No agent can reverse action of blood thinner

Recent reports have linked 19 deaths to anticoagulants over the past two years

Major clinical trials have shown the new drugs are as effective or better at preventing strokes than warfarin.

Major clinical trials have shown the new drugs are as effective or better at preventing strokes than warfarin.


A leading stroke physician and Tallaght hospital consultant Dr Ronan Collins has challenged the manner in which the Health Service Executive’s medicines management programme recently advised doctors to exercise caution in the use of a new generation of blood-thinning drugs.

Its clinical lead, Prof Michael Barry, had written to doctors warning them that the risk of gastrointestinal haemorrhage from the novel agents may be even greater than with warfarin, a long-established treatment for people with blood clots and those at risk of developing clots from other medical conditions.

More than 13,000 patients receive treatment with novel anticoagulants – new oral anticoagulants (NOAC) – drugs in the Republic. Pradaxa (dabigatran) and Xarelto (rivoraxaban) have been developed as an improvement on warfarin by providing a more predictable anticoagulant effect and one that didn’t require frequent monitoring in the form of regular blood tests. The new-generation blood thinners also cause less drug interactions, and are less likely to cause brain haemorrhage as a side effect.

Major clinical trials have shown the new drugs are as effective or better at preventing strokes than warfarin.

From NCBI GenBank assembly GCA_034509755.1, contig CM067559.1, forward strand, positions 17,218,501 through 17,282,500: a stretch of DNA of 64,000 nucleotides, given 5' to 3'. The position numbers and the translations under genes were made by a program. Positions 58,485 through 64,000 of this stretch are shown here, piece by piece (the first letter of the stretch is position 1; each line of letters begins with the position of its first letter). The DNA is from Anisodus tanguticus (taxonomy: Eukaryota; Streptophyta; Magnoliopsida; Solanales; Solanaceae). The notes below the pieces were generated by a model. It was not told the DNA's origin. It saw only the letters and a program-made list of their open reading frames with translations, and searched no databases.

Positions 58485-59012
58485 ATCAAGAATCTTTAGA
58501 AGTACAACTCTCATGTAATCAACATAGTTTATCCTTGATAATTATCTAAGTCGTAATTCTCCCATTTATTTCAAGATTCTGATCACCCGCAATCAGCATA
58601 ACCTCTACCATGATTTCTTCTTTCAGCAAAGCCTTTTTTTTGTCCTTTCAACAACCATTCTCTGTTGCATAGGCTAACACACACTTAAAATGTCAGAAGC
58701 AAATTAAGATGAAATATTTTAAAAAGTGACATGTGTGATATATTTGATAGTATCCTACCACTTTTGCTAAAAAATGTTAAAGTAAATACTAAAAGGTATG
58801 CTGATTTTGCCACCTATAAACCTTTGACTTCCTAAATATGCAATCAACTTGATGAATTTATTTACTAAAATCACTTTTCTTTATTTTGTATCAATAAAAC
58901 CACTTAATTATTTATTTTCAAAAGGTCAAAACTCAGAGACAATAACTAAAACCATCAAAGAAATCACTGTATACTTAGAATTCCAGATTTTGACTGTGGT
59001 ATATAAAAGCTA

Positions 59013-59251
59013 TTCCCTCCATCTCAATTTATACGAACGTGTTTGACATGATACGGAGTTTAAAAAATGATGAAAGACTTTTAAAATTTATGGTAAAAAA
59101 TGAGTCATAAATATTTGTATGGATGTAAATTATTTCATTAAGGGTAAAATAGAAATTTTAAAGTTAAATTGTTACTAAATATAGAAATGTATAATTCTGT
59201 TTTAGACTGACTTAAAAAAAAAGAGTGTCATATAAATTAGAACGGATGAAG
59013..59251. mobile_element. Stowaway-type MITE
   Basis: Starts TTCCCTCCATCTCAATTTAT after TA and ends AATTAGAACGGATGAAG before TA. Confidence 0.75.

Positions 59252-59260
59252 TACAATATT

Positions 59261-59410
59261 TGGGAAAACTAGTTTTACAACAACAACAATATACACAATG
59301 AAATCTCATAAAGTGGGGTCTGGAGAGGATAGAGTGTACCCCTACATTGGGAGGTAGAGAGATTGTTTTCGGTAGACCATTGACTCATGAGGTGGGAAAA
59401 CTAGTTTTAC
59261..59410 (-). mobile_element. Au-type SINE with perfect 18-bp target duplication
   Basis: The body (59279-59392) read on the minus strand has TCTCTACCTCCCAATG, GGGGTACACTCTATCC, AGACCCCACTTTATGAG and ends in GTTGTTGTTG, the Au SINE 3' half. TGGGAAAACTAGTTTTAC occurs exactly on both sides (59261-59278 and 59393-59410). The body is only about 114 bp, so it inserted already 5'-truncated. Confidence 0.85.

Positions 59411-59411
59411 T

The advent of the newer agents coincided with a renewed emphasis on the link between stroke and a heart rhythm abnormality called atrial fibrillation. In this condition, clots are flicked off by the heart to the brain. Atrial fibrillation affects about 1 per cent of the population, rising to 10 per cent in people over the age of 80.

Because it increases the risk of a stroke by a factor of five, atrial fibrillation is an obvious target to reduce the almost 10,000 strokes that affect people in Ireland each year. But because of warfarin’s risks and side-effects, many patients decide against starting the drug. It is generally accepted that the NOACs are “cleaner” drugs than warfarin.

However, they have one major potential drawback – we do not yet have an agent that can reverse their blood-thinning action in an emergency. So if, for example, a person requires unplanned urgent surgery, a potential dilemma arises: does the surgeon go ahead and face dealing with extensive bleeding during the operation or does he “sit” on an already ill patient waiting for the NOAC to flush out of their system?

Or if someone taking one of the newer drugs presents with a major gastric bleed, how difficult will it be to reverse the bleeding? By the very nature of its action, taking any anticoagulant brings with it the risk of unwanted bleeding. A crucial factor in prevention is to prescribe the drug cautiously, at the correct dose while keeping a sharp eye open for interactions with other drugs the patient may be taking.

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